Are your pick-faces oversized? Find out in 2 minutes
25 January 2021
If you operate a warehouse that picks cartons or units, your pick faces are probably over-sized, which has a considerable cost attached.
THIS MIGHT seem a bold statement, particularly seeing as I've likely never seen your warehouse, but since this is one of the most common warehouse inefficiencies we see, I'm prepared to lay odds that I'm right.
The good news is, the following two-minute test can usually identify whether your pick-faces are oversized. There are three primary reasons that oversized pick-faces are so common. First, the industry has a historical bias towards palletised loads, which has led to pallets becoming the most commonly used type of pick-face. This is despite the fact that SKU proliferation over the past few decades has been rampant, and most businesses now sell smaller quantities of a larger range of products than they did in the past. And while order profiles have changed for most operations, the types of pick-faces we use have not. Unsure whether this is true?
Ask yourself whether you have either pallet pick-faces with multiple SKUs on them, or alternatively, pallet pick-faces that are mostly empty. Secondly, and perhaps more significantly, we have an understandable fear of creating large quantities of replenishments or pick-face stockouts. Since these both carry a significant operational cost, we always lean towards what we believe to be a lesser evil - larger pick-faces.
This issue is commonly compounded by the third reason; we often lack the data or analytics to size or classify pick-faces and products accurately. However, are oversized pick-faces actually a lesser evil? And does our understandable fear of obvious inefficiency (particularly replenishments), obscure a heavier, albeit less visible cost? At SEC we've developed a pretty good rule of thumb called the Ratio Test which quickly combines generally available metrics to indicate how over/under-sized your pick-faces are.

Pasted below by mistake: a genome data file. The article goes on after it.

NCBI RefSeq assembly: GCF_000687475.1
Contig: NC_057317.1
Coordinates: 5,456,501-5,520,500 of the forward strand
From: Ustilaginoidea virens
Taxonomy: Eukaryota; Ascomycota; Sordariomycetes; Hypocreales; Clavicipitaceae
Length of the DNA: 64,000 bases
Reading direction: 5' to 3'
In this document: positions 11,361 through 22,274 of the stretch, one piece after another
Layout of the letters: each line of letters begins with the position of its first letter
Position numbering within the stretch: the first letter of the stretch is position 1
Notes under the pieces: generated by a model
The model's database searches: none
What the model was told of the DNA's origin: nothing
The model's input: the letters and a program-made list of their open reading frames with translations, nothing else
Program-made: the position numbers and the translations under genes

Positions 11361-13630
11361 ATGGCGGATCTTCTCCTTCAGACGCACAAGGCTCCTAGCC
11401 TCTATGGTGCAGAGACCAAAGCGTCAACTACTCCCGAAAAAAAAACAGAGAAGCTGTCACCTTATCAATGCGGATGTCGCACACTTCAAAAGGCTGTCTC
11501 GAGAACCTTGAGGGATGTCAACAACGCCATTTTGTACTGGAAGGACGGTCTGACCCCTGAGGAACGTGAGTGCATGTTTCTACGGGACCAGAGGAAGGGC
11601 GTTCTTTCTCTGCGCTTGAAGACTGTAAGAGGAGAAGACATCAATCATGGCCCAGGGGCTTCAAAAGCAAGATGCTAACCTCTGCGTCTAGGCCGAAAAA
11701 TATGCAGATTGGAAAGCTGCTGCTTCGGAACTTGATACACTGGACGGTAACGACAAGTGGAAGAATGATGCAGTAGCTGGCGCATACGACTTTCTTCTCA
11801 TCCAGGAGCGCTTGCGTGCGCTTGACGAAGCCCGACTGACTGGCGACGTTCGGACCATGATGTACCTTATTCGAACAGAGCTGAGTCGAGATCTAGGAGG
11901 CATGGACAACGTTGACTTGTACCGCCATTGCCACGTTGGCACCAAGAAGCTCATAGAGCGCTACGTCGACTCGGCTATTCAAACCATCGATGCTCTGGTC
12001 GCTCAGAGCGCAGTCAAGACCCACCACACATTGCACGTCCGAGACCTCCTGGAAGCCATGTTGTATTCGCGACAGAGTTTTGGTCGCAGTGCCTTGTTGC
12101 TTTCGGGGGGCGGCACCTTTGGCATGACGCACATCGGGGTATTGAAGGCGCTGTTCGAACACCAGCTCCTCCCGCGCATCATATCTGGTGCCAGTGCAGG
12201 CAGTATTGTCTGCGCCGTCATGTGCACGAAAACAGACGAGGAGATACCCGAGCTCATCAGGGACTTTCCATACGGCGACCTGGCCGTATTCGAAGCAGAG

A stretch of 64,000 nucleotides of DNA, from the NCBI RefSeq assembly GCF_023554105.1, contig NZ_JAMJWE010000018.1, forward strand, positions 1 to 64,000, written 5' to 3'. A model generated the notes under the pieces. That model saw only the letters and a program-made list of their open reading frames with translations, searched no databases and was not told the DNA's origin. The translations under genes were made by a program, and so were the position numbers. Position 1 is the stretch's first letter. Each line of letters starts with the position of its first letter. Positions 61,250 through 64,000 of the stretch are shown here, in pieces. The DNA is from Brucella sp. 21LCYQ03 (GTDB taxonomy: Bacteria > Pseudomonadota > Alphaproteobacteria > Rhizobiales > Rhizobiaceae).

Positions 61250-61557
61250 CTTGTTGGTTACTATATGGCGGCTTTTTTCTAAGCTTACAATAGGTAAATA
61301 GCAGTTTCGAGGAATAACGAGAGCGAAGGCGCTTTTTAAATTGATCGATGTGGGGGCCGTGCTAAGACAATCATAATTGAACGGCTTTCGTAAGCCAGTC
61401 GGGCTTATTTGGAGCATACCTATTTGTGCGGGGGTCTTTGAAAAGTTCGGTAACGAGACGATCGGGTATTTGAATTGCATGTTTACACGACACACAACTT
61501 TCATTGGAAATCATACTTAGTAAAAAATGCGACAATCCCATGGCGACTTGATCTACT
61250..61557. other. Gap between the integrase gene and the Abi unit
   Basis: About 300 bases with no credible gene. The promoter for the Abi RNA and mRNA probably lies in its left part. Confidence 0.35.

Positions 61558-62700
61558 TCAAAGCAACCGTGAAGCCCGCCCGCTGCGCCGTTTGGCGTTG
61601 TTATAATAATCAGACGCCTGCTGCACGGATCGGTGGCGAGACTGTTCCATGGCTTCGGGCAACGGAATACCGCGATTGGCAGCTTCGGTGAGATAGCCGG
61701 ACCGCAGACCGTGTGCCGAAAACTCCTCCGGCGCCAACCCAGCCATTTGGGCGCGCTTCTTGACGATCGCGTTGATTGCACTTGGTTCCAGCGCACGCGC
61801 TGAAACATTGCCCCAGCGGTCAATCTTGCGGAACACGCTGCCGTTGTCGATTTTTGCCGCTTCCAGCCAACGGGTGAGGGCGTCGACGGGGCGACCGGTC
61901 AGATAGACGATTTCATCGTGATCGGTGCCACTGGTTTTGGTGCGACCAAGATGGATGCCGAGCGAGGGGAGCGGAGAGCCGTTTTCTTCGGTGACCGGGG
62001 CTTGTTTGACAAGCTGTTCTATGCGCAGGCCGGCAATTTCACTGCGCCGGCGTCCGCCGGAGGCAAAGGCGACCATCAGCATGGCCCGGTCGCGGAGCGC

Ultimately, if the following holds: Then pick-faces are on average, likely to be at least twice the size they should be - and a large proportion of SKUs would benefit from being repositioned into smaller location types. Furthermore, doing so would likely reduce overall costs substantially (up to 40%), and the lower the ratio, the more substantial the potential savings. Now, you are probably asking how (and if) this test works.
It would be impossible to go through all the mathematics in this article; however, the test is built upon two fundamental assumptions. First, that in a typical warehouse, the cost of travel and selection is roughly the same (i.e. travel is half the cost of picking). A statement that numerous pieces of research have identified to be true. The second assumption is that there is a proportionality between decreased pick-face size and increased replenishment cost. i.e. when pick-faces are larger, travel costs are higher, but replenishment costs are lower, and vice-versa. Taking these, and utilising a bit of mathematical wizardry, the ratio test can be derived.
So, if you want to put this to the test and find out more about whether your operation could make considerable operational savings, or you just want to see the video-explainer that gives the mathematics behind the test, visit: www.sec-online.co.uk/storage/ratio-test